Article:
THIS month has seen billionaires Richard Branson and Jeff Bezos launch aboard spacecraft made by their own firms, Virgin Galactic and Blue Origin respectively. It is quite an accomplishment for the private space sector, but it is also worth noting that neither firm’s suborbital flight exceeds the achievement of the first person in space, Yuri Gagarin, who orbited Earth 60 years ago.
I have also been making an attempt at orbital flight, albeit virtually, in Mars Horizon, a space agency simulator developed in cooperation with the European Space Agency (ESA). The game lets you choose to play as ESA, NASA, the Soviet Union, China or Japan, and recreate the space race starting in 1957 (ignoring the fact that three of the participants entered the race years later). I made the first ever uncrewed launch that year, but then quickly slipped behind: my first astronaut only launched in 1965, a few years after everyone else.
From there, the solar system opens up. Completing missions generates science, which you can use to research further missions, buildings for your launch complex or new rockets.
You don’t get to directly control the missions: on hitting launch, a cutscene plays out and your payload either makes it to orbit successfully or blows up. Assuming everything goes to plan, you then play a short resource management game that is meant to simulate course corrections and similar spacecraft operations. I found this the most boring part of the game, and developer Auroch Digital seems to realise this, as you can choose to skip it for some missions.
“I made the first ever uncrewed launch, but then slipped behind: my first astronaut only launched in 1965”
As the title suggests, the game’s ultimate goal is to land humans on Mars, but doing so requires heaps of experience in space flight. Pretty much every mission in the history of space exploration is represented in the game – a recent update added NASA’s Perseverance Mars rover – and I had a lot of fun working through the greatest hits.
Sure, I didn’t land humans on the moon until 1977, eight years after the real Apollo 11 mission, and I was the fourth agency to do so, but there was still a frisson of excitement as my lander touched down. The game does a great job of simulating the more challenging aspects of space exploration. Even the best-designed mission has a risk of failure, and I had to pick myself up and rebuild more than once.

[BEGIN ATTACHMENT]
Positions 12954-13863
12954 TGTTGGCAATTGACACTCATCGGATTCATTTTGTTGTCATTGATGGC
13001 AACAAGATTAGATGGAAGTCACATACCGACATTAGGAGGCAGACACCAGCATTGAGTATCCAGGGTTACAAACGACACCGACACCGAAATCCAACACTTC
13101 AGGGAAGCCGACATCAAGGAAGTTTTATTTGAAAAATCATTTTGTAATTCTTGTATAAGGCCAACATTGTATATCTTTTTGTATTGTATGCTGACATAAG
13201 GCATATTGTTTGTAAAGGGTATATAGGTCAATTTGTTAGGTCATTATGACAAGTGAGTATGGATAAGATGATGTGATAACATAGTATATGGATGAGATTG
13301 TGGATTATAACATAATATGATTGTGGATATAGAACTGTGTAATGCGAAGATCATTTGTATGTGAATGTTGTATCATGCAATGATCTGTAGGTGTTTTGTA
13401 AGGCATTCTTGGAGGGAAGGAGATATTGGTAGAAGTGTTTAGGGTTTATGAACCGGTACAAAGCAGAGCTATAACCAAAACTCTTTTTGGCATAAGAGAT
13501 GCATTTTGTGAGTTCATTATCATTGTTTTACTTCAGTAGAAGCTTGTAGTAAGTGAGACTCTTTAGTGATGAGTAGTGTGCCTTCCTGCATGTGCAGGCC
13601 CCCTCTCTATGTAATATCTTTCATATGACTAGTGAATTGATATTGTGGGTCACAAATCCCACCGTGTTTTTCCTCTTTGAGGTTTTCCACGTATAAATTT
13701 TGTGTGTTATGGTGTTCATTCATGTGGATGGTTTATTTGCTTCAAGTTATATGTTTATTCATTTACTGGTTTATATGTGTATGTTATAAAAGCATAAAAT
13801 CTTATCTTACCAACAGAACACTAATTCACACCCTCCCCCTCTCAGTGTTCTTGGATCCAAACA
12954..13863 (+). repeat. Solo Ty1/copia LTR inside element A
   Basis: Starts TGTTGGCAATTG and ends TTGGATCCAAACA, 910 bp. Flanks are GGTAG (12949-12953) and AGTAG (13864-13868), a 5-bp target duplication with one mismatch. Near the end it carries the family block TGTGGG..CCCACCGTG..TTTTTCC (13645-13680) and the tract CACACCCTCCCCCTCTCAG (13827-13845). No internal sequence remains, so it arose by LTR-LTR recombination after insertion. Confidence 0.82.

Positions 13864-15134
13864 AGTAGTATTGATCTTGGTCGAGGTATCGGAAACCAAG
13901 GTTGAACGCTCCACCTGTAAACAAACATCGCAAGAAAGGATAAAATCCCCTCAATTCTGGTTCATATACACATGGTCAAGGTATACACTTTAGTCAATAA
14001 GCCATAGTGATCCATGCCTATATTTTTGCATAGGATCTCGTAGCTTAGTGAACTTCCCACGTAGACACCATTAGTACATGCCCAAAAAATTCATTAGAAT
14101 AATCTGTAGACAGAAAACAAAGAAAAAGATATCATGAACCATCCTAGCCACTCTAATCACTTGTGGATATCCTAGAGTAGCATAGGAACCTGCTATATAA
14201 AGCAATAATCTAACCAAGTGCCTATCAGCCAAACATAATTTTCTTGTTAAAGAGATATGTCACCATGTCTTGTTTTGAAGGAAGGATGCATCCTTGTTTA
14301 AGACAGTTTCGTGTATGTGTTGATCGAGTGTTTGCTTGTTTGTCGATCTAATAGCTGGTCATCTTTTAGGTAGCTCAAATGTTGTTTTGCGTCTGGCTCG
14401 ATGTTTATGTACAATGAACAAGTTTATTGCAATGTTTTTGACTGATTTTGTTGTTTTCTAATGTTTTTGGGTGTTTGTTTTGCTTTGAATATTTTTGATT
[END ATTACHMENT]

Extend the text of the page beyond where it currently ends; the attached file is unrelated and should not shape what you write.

Finally, in July 2024, I was ready to head to Mars. Because China was also preparing to go and had more space-flight experience, I had rushed to assemble my spacecraft in Earth orbit, building it up over the course of a few launches. The only way to win this space race was to take a gamble. My astronauts set a course for the Red Planet, and everything seemed to be going well until disaster struck: a failure to manage radiation levels meant the craft never entered Mars orbit, dooming the astronauts to drift into deep space.
At this point, I could have sighed, hoped China’s mission was also unsuccessful and then started building my Mars craft from scratch for another attempt. Instead, I cheated and reloaded the game to the start of the mission. It took a few more failures, but I eventually landed on Mars in July 2025. On the one hand, that’s earlier than any space agency will manage in real life. On the other, when it comes to proper space exploration, there are no second chances.
Jacob also recommends…
Kerbal Space Program
PC, PlayStation 4 and 5, Xbox One and Series X/S
Another space agency simulator, but with much more freedom than Mars Horizon: you can design a spacecraft from scratch and directly control it with realistic physics.
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